Once TAAG shifted to being solely online, the gallery began focusing on its digital strategy using Artsy. Its results so far have been remarkable. “We have sold over 110 unique works of art via Artsy,” Asikhia said of his gallery’s success. “I believe other galleries looking to see an increase in sales can do the same.”
Having sold work by more than 30 artists on Artsy, Asikhia cites consistency as the key to developing a strong and successful online presence. Every day, the gallery publishes new works on Artsy, and shares them with collectors on social media to ensure broader exposure.
TAAG also takes full advantage of Artsy’s features—such as Artsy Viewing Rooms, Conversations, and Buy Now / Make Offer—to create a seamless experience for collectors. “My day-to-day tasks involve uploading works on Artsy, scheduling viewing rooms, scheduling online shows, and maintaining [artwork metadata] to maximize visibility,” Asikhia said.
He especially finds Artsy’s Conversations tool useful, allowing him to “connect with the collector and better understand how I can be of help towards works they’re considering,” he said. With the Conversations tool, Asikhia can address any questions a collector might have about an artwork, and offer them further insight—increasing engagement and appreciation.
“We had one collector from Atlanta who purchased a work on Artsy and kept in regular contact afterwards. When we went to an event in Atlanta, she was able to come and meet us physically and she acquired something from us that day. Being able to make these connections is really special.”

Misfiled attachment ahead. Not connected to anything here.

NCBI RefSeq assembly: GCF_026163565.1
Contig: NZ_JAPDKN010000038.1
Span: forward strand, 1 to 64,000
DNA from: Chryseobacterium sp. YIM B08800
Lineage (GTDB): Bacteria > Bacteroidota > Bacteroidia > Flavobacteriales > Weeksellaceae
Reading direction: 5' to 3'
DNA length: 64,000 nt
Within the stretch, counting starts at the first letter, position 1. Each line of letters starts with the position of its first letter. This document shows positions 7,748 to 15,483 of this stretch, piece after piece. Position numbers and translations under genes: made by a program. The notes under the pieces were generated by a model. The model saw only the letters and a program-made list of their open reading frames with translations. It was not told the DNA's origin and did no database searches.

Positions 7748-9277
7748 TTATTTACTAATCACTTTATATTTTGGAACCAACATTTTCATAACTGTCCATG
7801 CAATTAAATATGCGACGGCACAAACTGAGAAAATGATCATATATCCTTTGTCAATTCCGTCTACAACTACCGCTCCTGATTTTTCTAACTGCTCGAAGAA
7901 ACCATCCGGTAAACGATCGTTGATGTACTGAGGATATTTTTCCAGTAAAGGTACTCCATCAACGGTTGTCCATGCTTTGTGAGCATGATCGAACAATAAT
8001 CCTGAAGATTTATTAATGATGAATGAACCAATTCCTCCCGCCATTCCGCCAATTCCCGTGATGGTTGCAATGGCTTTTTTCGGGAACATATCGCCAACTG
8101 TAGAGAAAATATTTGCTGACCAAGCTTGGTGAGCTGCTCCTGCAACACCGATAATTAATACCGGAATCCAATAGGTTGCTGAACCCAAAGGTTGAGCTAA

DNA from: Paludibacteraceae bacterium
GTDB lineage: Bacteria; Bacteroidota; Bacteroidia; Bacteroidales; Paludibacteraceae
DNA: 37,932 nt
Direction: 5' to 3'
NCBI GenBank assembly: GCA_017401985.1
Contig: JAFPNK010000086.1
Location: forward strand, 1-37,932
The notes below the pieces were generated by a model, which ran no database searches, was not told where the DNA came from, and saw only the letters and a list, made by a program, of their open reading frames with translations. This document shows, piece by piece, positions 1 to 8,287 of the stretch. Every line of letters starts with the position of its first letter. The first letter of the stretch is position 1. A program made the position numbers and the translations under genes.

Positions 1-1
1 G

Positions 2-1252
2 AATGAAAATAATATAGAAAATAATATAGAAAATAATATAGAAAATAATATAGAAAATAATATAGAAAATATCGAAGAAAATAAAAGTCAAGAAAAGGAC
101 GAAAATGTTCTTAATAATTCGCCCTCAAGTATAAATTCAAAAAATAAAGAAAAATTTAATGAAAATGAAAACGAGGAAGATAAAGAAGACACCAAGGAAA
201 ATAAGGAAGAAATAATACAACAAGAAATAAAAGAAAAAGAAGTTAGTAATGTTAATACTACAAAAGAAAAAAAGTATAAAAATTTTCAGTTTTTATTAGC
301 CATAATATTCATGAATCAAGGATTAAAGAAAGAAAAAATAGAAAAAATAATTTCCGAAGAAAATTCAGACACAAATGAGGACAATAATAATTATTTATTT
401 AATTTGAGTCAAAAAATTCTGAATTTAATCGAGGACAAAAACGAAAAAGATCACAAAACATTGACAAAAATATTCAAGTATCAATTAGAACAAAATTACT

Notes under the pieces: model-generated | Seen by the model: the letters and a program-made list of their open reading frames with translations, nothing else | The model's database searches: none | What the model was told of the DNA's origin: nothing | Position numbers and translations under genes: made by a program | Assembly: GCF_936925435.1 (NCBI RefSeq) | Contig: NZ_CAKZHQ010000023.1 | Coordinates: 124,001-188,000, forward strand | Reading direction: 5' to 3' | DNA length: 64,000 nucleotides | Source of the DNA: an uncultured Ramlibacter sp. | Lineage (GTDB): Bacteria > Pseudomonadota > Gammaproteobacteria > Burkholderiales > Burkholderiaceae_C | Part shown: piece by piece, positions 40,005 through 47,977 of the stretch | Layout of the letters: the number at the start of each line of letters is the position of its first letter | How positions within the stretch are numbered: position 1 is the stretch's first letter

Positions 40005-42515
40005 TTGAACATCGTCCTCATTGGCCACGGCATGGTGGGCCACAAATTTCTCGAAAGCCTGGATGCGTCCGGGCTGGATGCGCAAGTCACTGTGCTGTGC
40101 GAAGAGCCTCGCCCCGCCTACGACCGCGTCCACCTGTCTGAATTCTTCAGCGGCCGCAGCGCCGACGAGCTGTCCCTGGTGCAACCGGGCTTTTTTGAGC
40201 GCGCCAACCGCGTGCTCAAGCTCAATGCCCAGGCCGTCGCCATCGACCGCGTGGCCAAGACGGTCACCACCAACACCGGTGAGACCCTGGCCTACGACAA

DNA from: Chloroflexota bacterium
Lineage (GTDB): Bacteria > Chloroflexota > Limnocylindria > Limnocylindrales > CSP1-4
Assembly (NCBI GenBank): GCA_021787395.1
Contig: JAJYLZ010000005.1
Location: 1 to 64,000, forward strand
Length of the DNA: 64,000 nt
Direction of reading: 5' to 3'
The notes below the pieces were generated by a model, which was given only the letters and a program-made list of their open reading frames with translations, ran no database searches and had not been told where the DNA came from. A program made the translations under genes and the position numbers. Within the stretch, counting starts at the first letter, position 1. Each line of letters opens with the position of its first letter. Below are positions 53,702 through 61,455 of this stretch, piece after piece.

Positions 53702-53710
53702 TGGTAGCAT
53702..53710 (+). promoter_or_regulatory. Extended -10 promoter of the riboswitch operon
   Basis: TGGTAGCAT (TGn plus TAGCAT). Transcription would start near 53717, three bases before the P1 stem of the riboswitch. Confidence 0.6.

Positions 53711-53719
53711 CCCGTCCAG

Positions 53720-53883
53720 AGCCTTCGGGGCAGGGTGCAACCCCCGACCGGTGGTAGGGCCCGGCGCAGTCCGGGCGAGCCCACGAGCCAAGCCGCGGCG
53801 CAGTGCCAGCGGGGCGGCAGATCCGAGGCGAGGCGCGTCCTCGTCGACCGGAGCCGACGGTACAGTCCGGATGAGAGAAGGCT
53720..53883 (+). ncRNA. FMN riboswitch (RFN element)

Rodney Asikhia, TAAG
“For a lot of African or Nigerian artists, the main thing they want is visibility and for people to appreciate and acquire it,” Asikhia said. Artsy has helped expand TAAG and its artists’ reach globally, and cultivate great connections with collectors through the Conversations tool.
One example is a collector who purchased a work from TAAG on Artsy, and kept in regular contact with the gallery afterward. As Asikhia explained, “When we went to an event in Atlanta, she was able to come and meet us physically and she acquired something from us that day. Being able to make these connections is really special.”
Furthermore, TAAG has benefited greatly from Artsy’s e-commerce functions: Buy Now, which enables collectors to make a purchase at a click of a button and creates a seamless transaction for the gallery; and Make Offer, which allows gallerists to negotiate price with collectors. “It’s a beautiful thing to give people the opportunity to see if they can acquire work,” Asikhia said. He advises that galleries fully take advantage of online marketing and selling tools: “It makes the dream work,” he added.
On the horizon
By using Artsy’s tools, TAAG has successfully established itself online. Constantly looking ahead for opportunities to build its artists’ reach and reputation, TAAG is currently working on a solo exhibition, and will soon participate in Future Fair 2023, showing works by artists such as Daniel Gyekyi Gyan, Wilson Imini, and Obiora Anamaleze.